• A document camera for use during therapy. You can find most of this equipment on Amazon.

The software I use is a HIPPA-compliant, video-conferencing platform provided by my employer. It is important to consider security and compliance when selecting a Web-conferencing platform (Skype, for instance, is not compliant). Some telepractice companies require that you purchase your own equipment as well as their telepractice software. Be sure to consider that in your research.

For materials, I have found different online resources to draw from: SLP blogs (such as ChapelHillSnippets.com), eNewsletters, and ASHAsphere. I often use my own materials via a document camera. Once I received the necessary equipment and became comfortable with it, I worked on reviewing each student’s IEP, listing goals/objectives for each, and documenting IEP/re-evaluation due dates. Training a paraprofessional was the next step because I needed someone to: chaperone students coming to and leaving from therapy, be a behavior manager as needed, serve as a technology problem-solver, help as a student-response “confirmer,” and be a “skill-carryover” assistant when possible.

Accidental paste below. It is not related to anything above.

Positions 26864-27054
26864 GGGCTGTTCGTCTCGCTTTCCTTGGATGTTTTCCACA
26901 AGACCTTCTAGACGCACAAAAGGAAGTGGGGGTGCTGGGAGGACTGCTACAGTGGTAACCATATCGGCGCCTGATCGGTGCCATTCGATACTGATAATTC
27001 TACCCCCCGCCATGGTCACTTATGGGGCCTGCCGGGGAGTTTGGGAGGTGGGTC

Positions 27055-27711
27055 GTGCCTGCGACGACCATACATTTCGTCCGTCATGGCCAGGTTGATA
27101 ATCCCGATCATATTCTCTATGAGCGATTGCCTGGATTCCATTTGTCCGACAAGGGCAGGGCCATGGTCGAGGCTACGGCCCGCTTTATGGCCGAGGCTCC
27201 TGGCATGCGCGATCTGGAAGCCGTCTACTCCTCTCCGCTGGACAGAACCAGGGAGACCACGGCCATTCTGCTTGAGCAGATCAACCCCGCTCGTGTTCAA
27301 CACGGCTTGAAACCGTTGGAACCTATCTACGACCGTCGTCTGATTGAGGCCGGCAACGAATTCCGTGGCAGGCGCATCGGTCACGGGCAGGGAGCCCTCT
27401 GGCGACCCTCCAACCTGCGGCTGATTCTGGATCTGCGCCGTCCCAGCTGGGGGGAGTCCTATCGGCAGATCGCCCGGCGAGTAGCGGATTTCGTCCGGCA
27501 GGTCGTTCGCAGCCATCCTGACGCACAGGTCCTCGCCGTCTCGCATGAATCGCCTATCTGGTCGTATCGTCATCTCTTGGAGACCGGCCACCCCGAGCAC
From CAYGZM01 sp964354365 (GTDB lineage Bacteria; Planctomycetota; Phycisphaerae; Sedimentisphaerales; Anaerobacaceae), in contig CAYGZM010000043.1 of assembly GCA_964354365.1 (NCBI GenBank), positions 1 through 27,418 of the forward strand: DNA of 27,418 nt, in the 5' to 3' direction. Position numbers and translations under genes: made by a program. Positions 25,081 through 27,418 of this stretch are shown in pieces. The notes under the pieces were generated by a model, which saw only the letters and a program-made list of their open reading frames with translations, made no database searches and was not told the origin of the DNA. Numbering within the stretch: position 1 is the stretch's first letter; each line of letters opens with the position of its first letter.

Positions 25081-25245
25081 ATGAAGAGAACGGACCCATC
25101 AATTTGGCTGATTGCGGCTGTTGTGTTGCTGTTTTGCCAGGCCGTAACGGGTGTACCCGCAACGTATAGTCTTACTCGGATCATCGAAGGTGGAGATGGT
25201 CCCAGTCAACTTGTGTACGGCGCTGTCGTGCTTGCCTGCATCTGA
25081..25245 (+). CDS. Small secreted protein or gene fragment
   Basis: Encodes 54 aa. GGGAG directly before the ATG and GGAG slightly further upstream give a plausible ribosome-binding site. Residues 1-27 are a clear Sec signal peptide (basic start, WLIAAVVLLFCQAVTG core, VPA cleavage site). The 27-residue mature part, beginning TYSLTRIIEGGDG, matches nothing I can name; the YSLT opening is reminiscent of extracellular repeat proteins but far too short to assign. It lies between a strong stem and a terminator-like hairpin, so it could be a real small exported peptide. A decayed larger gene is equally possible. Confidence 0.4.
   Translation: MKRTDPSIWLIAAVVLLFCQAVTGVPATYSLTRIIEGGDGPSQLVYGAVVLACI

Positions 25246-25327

Connecting with students via teletherapy has a different “feel” when compared to onsite therapy. While working in the schools, students would draw pictures for me, hug me, and stop in my speech room to see how my day was going. Obviously hugs aren’t available over the Internet, but I have found that there are other ways to connect with students.

Frequently, when students first join the session, their faces light up, and I’ll hear, “Good morning, Mrs. Sippl! What are we doing today?” If my students earn a few minutes of free-choice time at the end of a therapy session, frequently they will ask to draw or color online. Once they’re done, they’ll explain that the drawing is for me and that I need to print it out to hang on my wall. As you can see, the “connection” with students is not lost. It is just different.

Based on my own telepractice experiences, my sense is that students are able to accomplish more in less time compared with face-to-face therapy. Teletherapy has its own rewards, and students find ways to show you how important you are to them. Once, as I was working with a Kindergarten student, she looked at me and exclaimed, “Hi, Mrs. Sippl! I’m so excited to see you today! I love you!”

Tracy Sippl, MS, CCC-SLP, is a Seymour, Wis.-based speech-language pathologist and tele-therapist with Cumberland Therapy Services. She is an affiliate of ASHA Special Interest Group 18, Telepractice. 

Planning a Play-Based Therapy Session

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The big laminate-top kidney tables that many of us have in our school-based “speech rooms” are a great place to run through flashcards, worksheets, read and map stories, answer questions, and teach brand new skills. However, unlike infant–toddler SLPs, for whom playing on the floor is standard, school-based SLPs often overlook opportunities for such play-based therapy.